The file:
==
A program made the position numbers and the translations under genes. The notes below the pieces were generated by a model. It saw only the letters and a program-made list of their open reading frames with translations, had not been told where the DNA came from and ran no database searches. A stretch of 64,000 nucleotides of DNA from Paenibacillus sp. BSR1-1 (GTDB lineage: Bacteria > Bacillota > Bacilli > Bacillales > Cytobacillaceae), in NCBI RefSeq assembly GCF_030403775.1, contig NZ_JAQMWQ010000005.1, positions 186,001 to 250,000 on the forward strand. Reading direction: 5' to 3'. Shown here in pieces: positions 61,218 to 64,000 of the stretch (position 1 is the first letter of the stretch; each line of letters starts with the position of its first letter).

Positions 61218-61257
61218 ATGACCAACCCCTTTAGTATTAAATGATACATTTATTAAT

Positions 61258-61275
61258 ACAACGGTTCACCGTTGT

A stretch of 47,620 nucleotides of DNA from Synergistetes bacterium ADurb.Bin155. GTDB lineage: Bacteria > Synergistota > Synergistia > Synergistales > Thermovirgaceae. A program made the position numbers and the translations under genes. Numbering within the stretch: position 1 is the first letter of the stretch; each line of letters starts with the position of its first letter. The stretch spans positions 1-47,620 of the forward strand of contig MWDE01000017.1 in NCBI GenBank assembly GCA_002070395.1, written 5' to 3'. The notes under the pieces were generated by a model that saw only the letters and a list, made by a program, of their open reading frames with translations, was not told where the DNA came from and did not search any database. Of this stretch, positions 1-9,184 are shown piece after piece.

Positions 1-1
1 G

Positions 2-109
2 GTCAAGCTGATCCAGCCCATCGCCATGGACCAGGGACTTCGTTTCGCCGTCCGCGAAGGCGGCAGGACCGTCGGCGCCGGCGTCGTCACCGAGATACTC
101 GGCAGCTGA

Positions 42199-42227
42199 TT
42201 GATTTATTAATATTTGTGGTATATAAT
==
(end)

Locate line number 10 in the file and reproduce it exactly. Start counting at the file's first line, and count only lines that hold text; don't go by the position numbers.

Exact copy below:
2 GTCAAGCTGATCCAGCCCATCGCCATGGACCAGGGACTTCGTTTCGCCGTCCGCGAAGGCGGCAGGACCGTCGGCGCCGGCGTCGTCACCGAGATACTC